artificial tears

(redirected from Artificial tear)

ar·ti·fi·cial tears

mixtures of fluid compounds to substitute for naturally produced t's.

artificial tears

a pharmaceutical preparation of various polymers that can be instilled in the eyes of patients suffering from dry eye or keratoconjunctivitis sicca.

artificial tears

A solution containing 0.5% carboxymethyl cellulose or 5% polyvinyl alcohol, used to treat dry eye–xerophthalmia, often associated with Sjögren syndrome, which may also be due to sarcoidosis, senile lacrimal gland atrophy, acute or chronic infectious dacryoadenitis–eg, gonococcal and trachoma or tumors–eg, lymphomas, pseudolymphoma, 1º or metastatic carcinoma

artificial tears

Bland solutions designed to maintain the wetness of the cornea in conditions of abnormal dryness from inadequate tear secretion. Methylcellulose is a common ingredient.
References in periodicals archive ?
Preservative-free artificial tear solutions are most often recommended because they contain fewer additives, which can further irritate the eyes.
Some of the challenges we face today in the management of dry eye can be addressed through innovative ideas like creating awareness campaigns to improve knowledge of dry eye disease amongst health care professionals and patients, creating simple dry eye diagnostic tools, availability of better Rx treatment options that can address both signs and symptoms, and simplified artificial tear product options that can address multiple tear film deficiencies in different types of dry eye disease.
Thus, although many artificial tear formulations are isotonic, some have low osmolarity, with the aim of diluting the diseased tear film back to normal osmolarity (HOPKINS, 0007).
Artificial tear drops, ointments, and capsules can also be used to help stimulate or maintain tear production and guard against future tear loss.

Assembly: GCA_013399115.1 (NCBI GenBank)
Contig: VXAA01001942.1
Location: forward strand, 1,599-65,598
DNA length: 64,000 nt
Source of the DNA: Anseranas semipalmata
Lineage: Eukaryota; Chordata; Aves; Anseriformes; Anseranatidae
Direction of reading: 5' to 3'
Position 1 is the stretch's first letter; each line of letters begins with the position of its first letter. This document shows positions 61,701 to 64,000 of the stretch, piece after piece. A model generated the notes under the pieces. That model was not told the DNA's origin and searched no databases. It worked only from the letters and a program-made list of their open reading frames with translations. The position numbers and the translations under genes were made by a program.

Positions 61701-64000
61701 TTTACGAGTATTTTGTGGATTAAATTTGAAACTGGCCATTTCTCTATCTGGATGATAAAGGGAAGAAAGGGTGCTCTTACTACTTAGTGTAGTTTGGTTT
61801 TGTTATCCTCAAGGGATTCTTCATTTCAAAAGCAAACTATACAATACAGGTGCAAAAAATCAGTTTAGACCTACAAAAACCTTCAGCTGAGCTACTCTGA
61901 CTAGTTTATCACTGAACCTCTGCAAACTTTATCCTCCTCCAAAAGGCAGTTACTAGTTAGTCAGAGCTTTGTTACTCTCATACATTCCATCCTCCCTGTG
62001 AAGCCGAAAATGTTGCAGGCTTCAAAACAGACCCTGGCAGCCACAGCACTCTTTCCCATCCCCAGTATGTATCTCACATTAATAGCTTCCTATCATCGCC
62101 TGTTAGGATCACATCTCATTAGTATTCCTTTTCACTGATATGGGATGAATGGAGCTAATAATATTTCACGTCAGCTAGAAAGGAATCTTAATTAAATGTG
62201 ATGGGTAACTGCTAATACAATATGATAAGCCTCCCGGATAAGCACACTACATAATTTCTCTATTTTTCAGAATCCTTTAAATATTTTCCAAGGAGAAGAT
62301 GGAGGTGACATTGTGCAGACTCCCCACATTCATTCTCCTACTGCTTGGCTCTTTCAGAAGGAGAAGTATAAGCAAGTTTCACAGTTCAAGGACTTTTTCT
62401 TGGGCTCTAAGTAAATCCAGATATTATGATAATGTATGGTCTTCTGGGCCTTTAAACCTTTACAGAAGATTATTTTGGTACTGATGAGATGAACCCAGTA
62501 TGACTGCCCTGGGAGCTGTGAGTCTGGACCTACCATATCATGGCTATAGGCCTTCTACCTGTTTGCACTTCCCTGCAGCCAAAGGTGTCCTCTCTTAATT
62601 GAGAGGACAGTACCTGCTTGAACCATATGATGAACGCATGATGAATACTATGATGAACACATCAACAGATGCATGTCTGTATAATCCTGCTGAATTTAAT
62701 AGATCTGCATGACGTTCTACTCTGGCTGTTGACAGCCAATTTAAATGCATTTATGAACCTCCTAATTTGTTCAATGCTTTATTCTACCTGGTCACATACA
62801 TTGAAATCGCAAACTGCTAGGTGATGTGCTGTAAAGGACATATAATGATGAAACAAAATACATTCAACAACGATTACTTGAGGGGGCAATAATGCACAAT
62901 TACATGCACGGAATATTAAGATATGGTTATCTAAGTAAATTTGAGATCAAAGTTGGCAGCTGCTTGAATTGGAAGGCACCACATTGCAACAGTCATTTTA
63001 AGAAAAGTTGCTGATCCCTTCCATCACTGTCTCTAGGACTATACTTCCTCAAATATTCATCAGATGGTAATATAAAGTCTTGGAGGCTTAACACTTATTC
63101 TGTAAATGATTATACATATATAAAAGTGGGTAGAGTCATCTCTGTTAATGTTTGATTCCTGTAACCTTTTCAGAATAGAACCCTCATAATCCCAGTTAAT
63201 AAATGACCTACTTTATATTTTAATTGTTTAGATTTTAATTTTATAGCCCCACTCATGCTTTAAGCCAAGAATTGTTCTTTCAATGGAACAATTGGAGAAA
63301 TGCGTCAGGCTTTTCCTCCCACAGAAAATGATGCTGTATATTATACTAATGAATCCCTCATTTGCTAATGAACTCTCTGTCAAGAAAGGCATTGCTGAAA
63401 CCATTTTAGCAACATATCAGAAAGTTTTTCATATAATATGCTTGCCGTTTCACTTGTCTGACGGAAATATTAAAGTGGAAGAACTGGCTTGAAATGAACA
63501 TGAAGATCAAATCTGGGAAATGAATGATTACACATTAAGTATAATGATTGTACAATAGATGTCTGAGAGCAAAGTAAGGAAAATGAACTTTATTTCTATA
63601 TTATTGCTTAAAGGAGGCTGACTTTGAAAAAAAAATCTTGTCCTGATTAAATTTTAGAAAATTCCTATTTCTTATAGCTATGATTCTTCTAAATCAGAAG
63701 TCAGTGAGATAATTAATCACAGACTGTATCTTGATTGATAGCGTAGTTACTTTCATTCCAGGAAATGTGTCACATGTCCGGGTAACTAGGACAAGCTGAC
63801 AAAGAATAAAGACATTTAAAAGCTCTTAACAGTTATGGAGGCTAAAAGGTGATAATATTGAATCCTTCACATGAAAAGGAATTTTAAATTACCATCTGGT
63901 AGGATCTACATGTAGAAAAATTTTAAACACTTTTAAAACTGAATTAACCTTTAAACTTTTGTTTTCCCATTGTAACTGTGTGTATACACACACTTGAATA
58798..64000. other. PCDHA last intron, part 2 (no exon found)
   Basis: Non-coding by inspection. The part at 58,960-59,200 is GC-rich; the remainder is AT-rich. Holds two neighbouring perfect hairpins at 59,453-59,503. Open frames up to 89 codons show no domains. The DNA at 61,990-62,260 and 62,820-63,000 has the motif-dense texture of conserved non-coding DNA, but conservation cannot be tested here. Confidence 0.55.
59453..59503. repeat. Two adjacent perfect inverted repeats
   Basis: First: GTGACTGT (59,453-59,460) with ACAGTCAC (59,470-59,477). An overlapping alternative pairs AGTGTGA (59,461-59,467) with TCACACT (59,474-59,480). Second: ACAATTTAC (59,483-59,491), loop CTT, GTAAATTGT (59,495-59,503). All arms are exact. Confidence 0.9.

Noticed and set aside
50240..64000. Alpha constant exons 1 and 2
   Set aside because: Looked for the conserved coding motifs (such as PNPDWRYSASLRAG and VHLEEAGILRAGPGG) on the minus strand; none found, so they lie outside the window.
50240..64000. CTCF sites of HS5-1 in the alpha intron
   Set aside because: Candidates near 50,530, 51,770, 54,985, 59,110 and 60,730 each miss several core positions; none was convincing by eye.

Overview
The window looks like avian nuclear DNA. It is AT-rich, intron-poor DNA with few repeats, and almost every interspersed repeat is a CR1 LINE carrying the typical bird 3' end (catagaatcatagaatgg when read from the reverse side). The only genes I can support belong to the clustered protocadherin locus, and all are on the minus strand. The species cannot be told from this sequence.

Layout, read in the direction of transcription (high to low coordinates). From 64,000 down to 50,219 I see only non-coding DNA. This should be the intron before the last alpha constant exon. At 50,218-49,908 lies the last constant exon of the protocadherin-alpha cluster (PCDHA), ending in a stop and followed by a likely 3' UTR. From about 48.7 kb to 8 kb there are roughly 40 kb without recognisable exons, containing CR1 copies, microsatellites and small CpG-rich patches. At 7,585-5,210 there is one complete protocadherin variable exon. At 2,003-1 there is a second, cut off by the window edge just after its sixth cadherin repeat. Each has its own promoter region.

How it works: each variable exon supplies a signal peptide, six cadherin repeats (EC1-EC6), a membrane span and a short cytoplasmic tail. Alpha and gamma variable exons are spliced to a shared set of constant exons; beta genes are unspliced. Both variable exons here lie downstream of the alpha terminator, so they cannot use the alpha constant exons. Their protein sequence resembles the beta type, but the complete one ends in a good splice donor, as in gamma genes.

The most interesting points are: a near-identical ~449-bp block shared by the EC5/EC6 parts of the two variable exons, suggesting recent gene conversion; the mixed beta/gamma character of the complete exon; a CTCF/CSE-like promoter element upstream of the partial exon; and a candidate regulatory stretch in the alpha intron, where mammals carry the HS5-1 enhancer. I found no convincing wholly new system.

Artificial tear lubricant eye drops including CMC and PEG promote the recovery of epithelial barrier function, and the results are also supported by previous studies.
A primary approach to managing dry eyes is to utilize artificial tear solutions.
Restasis is generally recommended to people who use artificial tear eyedrops frequently without getting long-term symptom relief.
Although AHC is a self-limiting disease, in order to fasten the recovery period, to prevent secondary bacterial infection and some possible complications, to provide patient comfort and to decrease virus load in the eye, various topical medications including antibiotics, steroids and artificial tear drops may be used.
With general treatment guidelines in each chapter, information is organized by therapeutic category, such as retinal disease, anti-infective, and anti-inflammatory agents; contact lens care; artificial tear solutions and ocular lubricants; local anesthetics; ophthalmic dyes; and surgical adjuncts.
Eye drops as artificial tear films or drugs which stop the inflammation are then called for.
Refresh Plus is an artificial tear that mimics the soothing properties of natural tears, but is a preservative-free formulation recommended for mild to moderate dry eye.